Why album '4' isn't make or break for Beyoncé

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Let’s be honest here, Beyoncé has nothing to prove to any of us right now.

She’s showed us that she can command a stage wearing not much more than sky high heels while perfecting the hair flick and belting out notes that seem next-to-impossible.

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She’s also demonstrated how you can take a few simple ABC-type lines, put the right bass line to it and hit the right octave, and make it sound like music mastery.
And without much effort, she has proven that she can give birth to a ubiquitous summer anthem – the kind you don’t really ever tire hearing.

Click here to view a slideshow of Beyoncé’s biggest pop moments

The reception for Beyoncé’s first single off of her latest album, 4, was a bit lackluster. She came out of the gate with “Run The World (Girls),” which is her let’s-go-to-war take on female empowerment, and it had most people patting their mouths out of boredom. Beyoncé faithful know what the Texas-native can do, and this, many concluded, wasn’t her best.

The truth? It doesn’t matter.

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This new album, which is out today, won’t make or break Queen Bey’s career. She’s a show and prove type of singer, and the slow burn turnaround has been fascinating to observe. To hear her first track, folks were underwhelmed. It wasn’t her best — not even when she finally released the intricately choreographed music video — and there was this universal let down.

Then, they saw her do it live at the Billboard Awards.

And that, my friends, is where Beyoncé scores.

She won her critics over with that over-the-top, we’re-sisters-of-the-struggle performance and it paid off in dividends. The single didn’t gain much traction on the billboard charts, but it didn’t have to. The point was to put dismissive fans and career-watchers in their place.

Why? Once guess: she’s a live show type of performer. Beyoncé is flash and substance — something you don’t see much of in pop music — and she delivers best on stage. She’s said herself that she’s a visual songwriter — while she’s actually crafting music, she envisions what the music video might look like, and doing it that way only enhances how we hear her sound.Perhaps that’s why the first ballad we heard from this new album was when she performed it on American Idol. Back in May, Bey took to the biggest stage in the world to sing “1+1” for the Fox show’s finale, and even though it seemed a bit mature for much of that crowd (lyrics include a repetitive “make love to me,” and the finalists this year were both young teens) it garnered buzz about what all the Houston native was trying to do with this sound.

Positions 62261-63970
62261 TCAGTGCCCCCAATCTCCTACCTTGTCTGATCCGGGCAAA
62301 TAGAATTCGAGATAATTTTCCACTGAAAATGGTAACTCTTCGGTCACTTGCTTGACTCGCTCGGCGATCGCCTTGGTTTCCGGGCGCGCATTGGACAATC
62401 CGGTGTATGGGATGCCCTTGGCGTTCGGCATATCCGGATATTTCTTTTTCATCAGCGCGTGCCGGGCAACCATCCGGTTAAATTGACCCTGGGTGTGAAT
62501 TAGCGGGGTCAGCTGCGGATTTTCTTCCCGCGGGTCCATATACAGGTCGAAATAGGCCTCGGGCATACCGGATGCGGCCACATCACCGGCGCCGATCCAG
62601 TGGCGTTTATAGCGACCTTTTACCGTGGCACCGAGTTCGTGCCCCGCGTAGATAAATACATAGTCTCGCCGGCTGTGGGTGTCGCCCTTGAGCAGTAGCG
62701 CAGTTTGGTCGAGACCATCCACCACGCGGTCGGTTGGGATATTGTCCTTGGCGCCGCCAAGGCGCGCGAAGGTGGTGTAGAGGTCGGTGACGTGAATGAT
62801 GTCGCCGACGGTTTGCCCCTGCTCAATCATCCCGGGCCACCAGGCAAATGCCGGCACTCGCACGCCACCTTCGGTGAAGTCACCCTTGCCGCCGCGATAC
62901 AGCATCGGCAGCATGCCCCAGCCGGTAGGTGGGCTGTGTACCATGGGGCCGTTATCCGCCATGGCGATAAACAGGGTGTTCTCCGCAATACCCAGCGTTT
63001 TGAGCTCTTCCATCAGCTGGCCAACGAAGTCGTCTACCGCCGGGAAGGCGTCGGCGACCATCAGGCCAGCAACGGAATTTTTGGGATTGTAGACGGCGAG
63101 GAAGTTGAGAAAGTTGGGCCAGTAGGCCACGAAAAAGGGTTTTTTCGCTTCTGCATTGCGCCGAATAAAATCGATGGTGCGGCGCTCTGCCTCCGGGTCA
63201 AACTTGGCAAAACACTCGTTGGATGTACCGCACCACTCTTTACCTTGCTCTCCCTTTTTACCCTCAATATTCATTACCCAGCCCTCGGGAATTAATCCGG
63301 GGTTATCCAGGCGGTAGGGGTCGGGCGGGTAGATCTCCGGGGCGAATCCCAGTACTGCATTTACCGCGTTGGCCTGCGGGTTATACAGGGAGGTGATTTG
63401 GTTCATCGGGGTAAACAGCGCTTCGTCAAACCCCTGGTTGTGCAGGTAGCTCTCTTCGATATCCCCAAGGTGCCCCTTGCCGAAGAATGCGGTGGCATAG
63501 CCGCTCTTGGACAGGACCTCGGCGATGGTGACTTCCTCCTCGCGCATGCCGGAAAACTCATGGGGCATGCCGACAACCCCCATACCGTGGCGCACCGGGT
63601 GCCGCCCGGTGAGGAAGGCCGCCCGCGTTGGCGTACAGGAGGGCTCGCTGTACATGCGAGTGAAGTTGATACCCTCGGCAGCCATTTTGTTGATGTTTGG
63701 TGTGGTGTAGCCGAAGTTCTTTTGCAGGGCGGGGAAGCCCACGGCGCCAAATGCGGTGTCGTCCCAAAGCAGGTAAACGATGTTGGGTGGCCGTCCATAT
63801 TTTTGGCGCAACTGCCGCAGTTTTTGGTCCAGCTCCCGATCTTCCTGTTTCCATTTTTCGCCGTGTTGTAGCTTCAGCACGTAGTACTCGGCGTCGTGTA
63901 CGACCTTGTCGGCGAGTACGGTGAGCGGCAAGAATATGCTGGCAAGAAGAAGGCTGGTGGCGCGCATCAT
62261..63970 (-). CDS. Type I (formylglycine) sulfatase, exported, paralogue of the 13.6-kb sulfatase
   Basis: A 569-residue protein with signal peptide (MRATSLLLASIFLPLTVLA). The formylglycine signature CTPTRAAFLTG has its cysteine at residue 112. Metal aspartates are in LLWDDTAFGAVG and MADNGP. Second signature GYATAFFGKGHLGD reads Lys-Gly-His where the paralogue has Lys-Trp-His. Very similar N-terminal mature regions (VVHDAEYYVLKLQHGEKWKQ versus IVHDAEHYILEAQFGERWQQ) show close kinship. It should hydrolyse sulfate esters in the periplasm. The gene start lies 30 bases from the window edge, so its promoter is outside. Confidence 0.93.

The big hit was when her husband, rap impresario Jay-Z, took some backstage video footage of her doing a casual warm-up singing the track in her dressing room. The flawless, un-engineered sound that came from her diaphragm went viral and did the best thing possible for an artist like Beyoncé: it reminded people why we love her so much.

She does it like she’s doing it live, all the time.

There’s not much pretense with Beyoncé’s music; in fact, much of her lyrics are within-reach and downright elementary at times. It’s a formula that has accounted for much of her success, including her must-attend live concert tours. She’s an entertainer who happens to own some of the best pipes ever to get in front of a microphone.

As for the rest of the album – she delivers on what she’s promised us: to do something different. She melds 70s soul with electronica and infuses hip-hop with pop music. She’s no Gaga, nor does she want to be. She sings of love, losing love and how to maintain it. There’s party grooves and ‘80s sounds and Beyoncé doesn’t even attempt to tamper down those pipes – she’s got the vocal chops and she doesn’t hold back even when she’s belting over old school hip-hop break beats.

This new project won’t be a defining moment for Beyoncé by a longshot. But it does give us something nice to listen to while we wait for what she does next.

And we will wait.